The numbers of the Quarterly Employment Survey (QES) for Q1 of 2021 are grim, showing a net decrease of 9,000 jobs between Q4 of 2020 and Q1 of 2021. Most of these job losses were incurred by full-time employees. This category experienced a net decrease of 63,000 jobs in the same period.
Even more concerning, the most recent Stats SA Quarterly Labour Force Survey (QLSF), published at the beginning of June, revealed that South Africa is suffering the worst youth unemployment rate in the country’s history.
The effects of unemployment on the economy and the psyche of the current generation of young job-seekers are dire. Unemployment leads to reduced productivity and lower gross domestic product (GDP), it increases both economic costs for the country and deepens a reliance on social grants. Then there are the psychological costs of broken spirits and disillusionment.
Movement by sector
There was a total year-on-year net decrease of 552,000 jobs across the employment landscape from March 2020 to March 2021 – highlighting the chaos caused by the COVID-19 pandemic. The trade sector shed the most jobs quarter-on-quarter for both full-time and part-time positions, with a total net loss of 40,000. This was mainly due to decreases in employment in the retail trade, hotels, and restaurants exacerbated by lockdown regulations. The kinds of jobs that have been lost in the sector include chefs; waitrons; baristas; restaurant managers, retail managers, sales assistants, retail supervisors, cashiers, HR consultants/managers, etc.
Year-on-year, the most affected sector was business services, which showed a net decrease of 192,000 jobs. The quarterly decrease of 19,000 employees or (-0,9%) in the business services industry was mainly due to decreases in employment in the financial intermediation (i.e., banks) except insurance and pension funding; business activities n.e.c; and real estate activities.
Since inception, 55% of YES’s total work experiences have been created through the negatively affected business services and trade sectors (see below).
150 YES work experience programmes have already been created through innovative collaborations with corporate partners in both the trade and business services sectors since January 2021. YES, through its internal placement model, has youth working in thousands of jobs across all sectors. Through its sponsored host placement model, YES focuses on placing youth in NGOs across ten sectors, including digital, healthcare, early childhood development and conservation. This means that youth not only get to learn and earn, but they are involved in building their own communities across South Africa.
Full-time vs part-time
With a decrease in permanent work, there was (thankfully) a net increase of 54,000 part-time employment gigs in Q1. The increase in part-time jobs comes predominantly from the community services sector, mainly due to the appointment of teacher assistants in provincial government in Q1:2021.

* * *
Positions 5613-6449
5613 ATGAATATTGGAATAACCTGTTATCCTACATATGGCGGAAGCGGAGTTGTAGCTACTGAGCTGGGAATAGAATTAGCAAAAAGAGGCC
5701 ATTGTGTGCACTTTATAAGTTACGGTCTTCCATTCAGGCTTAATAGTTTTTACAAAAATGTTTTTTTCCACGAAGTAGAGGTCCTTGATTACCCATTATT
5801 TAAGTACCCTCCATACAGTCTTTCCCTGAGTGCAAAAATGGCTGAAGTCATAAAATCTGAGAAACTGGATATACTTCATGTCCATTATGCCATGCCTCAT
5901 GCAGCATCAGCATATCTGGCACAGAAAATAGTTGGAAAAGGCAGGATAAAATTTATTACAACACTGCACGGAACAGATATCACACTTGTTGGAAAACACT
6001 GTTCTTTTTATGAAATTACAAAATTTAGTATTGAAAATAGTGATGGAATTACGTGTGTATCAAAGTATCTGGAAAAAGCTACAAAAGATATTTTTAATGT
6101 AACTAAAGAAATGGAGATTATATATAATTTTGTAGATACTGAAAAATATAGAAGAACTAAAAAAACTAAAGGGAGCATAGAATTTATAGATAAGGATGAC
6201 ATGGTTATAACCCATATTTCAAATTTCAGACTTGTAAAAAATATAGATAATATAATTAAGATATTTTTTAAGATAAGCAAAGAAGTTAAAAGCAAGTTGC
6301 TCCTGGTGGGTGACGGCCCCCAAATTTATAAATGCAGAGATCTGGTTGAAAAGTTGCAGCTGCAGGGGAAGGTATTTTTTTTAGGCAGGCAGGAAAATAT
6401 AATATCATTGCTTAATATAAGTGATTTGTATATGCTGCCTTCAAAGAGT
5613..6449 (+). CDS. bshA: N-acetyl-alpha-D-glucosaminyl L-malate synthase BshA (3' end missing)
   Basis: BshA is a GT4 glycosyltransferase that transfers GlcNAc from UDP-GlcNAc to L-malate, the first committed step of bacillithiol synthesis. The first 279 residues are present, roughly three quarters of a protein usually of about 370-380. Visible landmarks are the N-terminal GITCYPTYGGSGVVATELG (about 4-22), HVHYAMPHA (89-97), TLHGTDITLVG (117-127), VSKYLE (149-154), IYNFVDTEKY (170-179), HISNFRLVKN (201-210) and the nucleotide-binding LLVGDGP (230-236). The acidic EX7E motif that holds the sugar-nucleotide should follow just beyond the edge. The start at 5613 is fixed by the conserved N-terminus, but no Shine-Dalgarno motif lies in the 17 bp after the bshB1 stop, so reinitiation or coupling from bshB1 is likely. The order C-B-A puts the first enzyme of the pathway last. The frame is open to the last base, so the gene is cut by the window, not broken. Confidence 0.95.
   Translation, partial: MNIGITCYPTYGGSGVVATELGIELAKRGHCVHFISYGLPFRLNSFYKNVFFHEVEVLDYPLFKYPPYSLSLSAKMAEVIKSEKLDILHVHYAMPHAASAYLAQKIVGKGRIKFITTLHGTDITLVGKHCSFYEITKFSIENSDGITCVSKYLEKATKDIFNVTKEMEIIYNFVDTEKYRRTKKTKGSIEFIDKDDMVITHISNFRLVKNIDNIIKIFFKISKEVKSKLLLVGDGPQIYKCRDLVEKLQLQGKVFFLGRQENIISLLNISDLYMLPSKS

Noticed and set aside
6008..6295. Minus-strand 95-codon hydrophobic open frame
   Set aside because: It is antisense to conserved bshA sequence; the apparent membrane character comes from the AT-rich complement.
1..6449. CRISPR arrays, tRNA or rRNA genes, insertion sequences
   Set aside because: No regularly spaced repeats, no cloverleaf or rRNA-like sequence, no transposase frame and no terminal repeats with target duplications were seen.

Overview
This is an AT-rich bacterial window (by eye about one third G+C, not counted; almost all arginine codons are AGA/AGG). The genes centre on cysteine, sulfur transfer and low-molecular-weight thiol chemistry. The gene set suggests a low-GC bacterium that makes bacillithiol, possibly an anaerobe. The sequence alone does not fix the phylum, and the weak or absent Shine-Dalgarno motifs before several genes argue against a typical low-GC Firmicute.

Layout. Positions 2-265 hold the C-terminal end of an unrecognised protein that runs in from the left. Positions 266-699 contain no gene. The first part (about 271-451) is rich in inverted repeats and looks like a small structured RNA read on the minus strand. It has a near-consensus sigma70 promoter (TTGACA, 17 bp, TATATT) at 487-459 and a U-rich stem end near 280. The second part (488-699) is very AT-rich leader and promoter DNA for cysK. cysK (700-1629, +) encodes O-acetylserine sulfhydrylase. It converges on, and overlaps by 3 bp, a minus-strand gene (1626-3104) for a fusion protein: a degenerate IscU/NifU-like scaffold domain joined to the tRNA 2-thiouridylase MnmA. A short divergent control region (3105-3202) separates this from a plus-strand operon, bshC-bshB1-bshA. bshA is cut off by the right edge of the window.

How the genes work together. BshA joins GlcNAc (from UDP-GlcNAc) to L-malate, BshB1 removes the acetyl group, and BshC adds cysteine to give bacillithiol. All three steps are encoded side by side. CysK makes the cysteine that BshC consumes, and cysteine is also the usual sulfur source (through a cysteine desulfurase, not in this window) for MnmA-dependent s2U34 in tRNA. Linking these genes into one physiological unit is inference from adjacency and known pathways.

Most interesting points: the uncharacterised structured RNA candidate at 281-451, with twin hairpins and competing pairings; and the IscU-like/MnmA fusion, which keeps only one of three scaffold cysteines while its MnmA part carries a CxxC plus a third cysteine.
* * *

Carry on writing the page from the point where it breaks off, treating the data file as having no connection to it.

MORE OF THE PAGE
The increase in part-time jobs could illustrate the potential safety net a gig economy can form if used to the country’s advantage. However, with the recent Level 4 lockdown restrictions, the trajectory of those working part-time gigs, especially in the restaurant, entertainment, education and beauty industry, could be derailed. Providing access to the internet and digital skills could help our workforce not only ride out the uncertainty of harder lockdowns, but create alternative income streams that do not require a person’s physical presence in a given location.
YES has been implementing online courses before COVID-19 propelled the popularisation of digital learning. The courses get youth work-ready and include modules on entrepreneurship. Each YES Youth receives a phone preloaded with mobile applications - zero-rated by Vodacom – that train youth in crucial soft skills, and monitor and evaluate the youths’ work experiences and their behavioural shifts throughout the programme. Interacting with the phones alone acclimatize youth with working and learning through digital platforms – a necessary intervention considering only 41% of South Africans have smartphones, and only 8% have desktops.
The digital delivery, through which YES has logged over 8.9 million learning minutes, ensures that youth in townships or rural areas outside of formal corporate settings can access the same content. YES has youth all over the country, and through the phones and zero-rated apps, each benefits from the technological progress leading South Africa into the future world of work.
YES has seen a significant increase in companies wanting to train youth in future-fit skills through our digital implementation partners. This trend illustrates the increasing demand for digital and tech skills in the workforce.
YES is a win-win-win for country, company, and youth. Organisations are rewarded for creating work experiences through YES by receiving one or two full B-BBEE level ups. For business, being able to gain B-BBEE levels makes them more competitive in the South African economic context. For the country, thousands of jobs mean new taxpayers, new skilled employees, and new customers. Thousands of jobs could mean a new, more inclusive South Africa.
Become a part of the movement. Calculate your YES target and co-create a future that works.